Moreland City Council welcomes approval of new residential zones

MORELAND City Council last week said that its residents will now have certainty about how and where development can occur, after Victorian Planning Minister Richard Wynne's approval of new residential zones for the municipality.

Cr Meghan Hopper, Mayor of Moreland, said for years the council had sought a greater ability to control inappropriate development, encourage medium and high density around the transport spines and activity centres while preserving neighbourhood character.

"It is pleasing that the Minister has incorporated some of Council's submission, including accepting our boundaries for the three different zones, General Residential, Neighbourhood Residential and the Growth Zones that comes into effect today," Cr Hopper said on Thursday.

"We now have a State-backed approach that will preserve the character of our neighbourhoods. Building heights will be capped at two stories and no more than four dwellings in the Neighbourhood Residential Zone which incorporates 66 percent of Moreland."

Moreland residential zones

Cr Hopper noted that not all of the Ministers changes to Moreland's residential zones were consistent with Council's objectives.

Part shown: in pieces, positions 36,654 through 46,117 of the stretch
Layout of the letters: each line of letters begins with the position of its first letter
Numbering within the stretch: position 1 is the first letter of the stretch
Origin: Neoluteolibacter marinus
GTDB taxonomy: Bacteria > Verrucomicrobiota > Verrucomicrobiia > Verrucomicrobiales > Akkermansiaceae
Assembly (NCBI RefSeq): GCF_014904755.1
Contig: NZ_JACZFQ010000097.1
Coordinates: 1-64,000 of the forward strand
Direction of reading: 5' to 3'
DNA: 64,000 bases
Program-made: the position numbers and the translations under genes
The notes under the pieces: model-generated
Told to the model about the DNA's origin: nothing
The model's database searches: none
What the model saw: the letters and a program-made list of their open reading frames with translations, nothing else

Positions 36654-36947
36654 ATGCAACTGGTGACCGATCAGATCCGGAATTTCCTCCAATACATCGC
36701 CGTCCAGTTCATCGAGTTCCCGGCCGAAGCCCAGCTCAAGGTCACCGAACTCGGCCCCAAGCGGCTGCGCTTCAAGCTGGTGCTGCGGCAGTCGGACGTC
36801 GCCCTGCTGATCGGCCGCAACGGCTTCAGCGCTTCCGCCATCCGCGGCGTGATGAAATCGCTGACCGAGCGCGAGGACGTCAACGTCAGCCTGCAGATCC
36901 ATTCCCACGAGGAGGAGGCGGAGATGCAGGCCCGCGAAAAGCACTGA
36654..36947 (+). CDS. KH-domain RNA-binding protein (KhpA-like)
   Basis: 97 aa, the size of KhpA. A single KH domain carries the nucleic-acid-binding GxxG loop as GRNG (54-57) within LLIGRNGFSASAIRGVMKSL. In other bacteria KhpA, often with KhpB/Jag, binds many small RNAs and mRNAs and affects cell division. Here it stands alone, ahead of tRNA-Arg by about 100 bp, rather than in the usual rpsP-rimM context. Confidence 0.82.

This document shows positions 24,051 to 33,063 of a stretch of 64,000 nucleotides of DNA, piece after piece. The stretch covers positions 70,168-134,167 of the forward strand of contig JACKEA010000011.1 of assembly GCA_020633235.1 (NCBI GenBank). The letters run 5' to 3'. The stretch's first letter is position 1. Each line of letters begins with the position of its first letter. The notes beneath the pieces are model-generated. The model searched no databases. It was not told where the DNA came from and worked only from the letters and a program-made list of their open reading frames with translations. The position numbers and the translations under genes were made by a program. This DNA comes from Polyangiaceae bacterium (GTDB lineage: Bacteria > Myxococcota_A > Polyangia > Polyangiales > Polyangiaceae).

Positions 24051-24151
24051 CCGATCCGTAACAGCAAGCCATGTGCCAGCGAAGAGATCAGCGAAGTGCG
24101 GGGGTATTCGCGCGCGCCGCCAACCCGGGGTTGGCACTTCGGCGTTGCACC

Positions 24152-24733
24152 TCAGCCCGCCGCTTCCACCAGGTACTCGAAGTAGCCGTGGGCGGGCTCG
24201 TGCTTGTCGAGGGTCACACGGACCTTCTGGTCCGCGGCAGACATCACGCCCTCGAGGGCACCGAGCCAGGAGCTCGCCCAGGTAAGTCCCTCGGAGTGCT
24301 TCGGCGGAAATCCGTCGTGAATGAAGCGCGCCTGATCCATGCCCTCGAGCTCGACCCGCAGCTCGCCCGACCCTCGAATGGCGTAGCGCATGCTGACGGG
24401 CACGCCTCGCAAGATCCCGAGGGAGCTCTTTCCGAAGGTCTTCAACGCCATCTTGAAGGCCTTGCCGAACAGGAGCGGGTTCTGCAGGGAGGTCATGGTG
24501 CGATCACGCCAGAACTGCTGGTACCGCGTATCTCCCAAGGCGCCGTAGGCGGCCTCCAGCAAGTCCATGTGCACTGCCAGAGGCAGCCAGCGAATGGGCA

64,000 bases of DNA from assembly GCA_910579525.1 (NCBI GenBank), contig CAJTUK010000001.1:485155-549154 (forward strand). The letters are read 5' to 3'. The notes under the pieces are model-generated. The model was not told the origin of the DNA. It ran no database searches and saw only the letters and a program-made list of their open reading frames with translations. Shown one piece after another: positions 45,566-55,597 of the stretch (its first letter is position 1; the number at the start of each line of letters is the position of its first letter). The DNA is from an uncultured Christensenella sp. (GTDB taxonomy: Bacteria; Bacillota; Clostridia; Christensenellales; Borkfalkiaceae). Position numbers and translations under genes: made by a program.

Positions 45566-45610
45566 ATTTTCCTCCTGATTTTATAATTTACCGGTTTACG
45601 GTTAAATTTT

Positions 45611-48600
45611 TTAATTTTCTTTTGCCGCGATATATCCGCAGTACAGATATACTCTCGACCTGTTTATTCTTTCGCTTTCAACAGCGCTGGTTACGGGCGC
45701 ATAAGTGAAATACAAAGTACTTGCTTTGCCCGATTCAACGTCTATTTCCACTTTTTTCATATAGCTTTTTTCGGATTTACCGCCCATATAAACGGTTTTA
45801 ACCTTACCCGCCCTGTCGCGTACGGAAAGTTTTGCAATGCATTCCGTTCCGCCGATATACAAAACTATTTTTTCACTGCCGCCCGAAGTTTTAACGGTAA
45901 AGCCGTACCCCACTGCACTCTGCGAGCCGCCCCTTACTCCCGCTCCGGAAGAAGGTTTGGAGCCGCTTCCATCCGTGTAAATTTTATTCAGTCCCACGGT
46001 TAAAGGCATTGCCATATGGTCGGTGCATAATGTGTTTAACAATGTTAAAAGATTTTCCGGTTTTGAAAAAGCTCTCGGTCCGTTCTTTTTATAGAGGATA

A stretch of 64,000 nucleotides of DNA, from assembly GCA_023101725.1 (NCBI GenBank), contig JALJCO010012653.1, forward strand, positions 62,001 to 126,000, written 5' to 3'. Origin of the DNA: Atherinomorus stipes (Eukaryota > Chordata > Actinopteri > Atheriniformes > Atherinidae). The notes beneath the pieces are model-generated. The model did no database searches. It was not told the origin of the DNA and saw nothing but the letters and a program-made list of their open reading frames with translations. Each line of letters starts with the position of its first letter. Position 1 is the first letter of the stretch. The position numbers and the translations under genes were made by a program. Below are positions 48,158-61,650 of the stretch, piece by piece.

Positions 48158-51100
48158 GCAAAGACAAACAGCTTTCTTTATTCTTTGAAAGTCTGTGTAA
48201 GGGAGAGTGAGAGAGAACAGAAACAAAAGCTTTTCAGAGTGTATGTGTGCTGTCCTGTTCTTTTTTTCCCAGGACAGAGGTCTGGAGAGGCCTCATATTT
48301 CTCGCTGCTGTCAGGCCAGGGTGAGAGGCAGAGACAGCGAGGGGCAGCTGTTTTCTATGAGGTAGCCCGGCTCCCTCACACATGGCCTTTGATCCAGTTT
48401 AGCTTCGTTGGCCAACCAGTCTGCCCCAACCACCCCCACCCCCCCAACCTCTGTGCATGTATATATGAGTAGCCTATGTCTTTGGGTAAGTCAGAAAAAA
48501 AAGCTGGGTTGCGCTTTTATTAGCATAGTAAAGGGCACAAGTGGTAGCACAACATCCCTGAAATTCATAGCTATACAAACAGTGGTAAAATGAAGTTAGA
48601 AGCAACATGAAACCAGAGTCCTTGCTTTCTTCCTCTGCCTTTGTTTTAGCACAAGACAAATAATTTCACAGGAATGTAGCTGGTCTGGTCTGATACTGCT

"The Minister's changes that removed opportunity for development density matched to lot size and the proposed increases to private open space per dwelling in the Neighbourhood Residential Zone is disappointing. We would welcome further discussions with the State Government to strike the right balance between development density and private open space."

Cr Hopper said she was concerned with the 'heat island' effect that often accompanies greater densification in the age of climate change.

"Big houses built right to the boundaries of properties and more dwellings being allowed on the same piece of land than we proposed will not add to the quality of life of our citizens," Cr Hopper said.

Mayor Hopper said both she and officers will continue the dialogue with the Department in coming months to progress these issues.

The Minister has also approved new residential zones for the City of Yarra, which he said delivers on his promise to ensure that planning zones 'protect, not destroy', neighbourhoods in his electorate.

According to the Minister, the neighbourhood Residential Zone, which restricts over-development, has been applied across the City of Yarra's heritage precincts. Higher densities will be supported around the commercial and former industrial areas, where taller buildings are best suited.

An independent review of the previous government's zoning process is due to be carried out soon. As the Minister for Planning, Mr Wynne said he will make sure future planning changes involve transparency and consultation.

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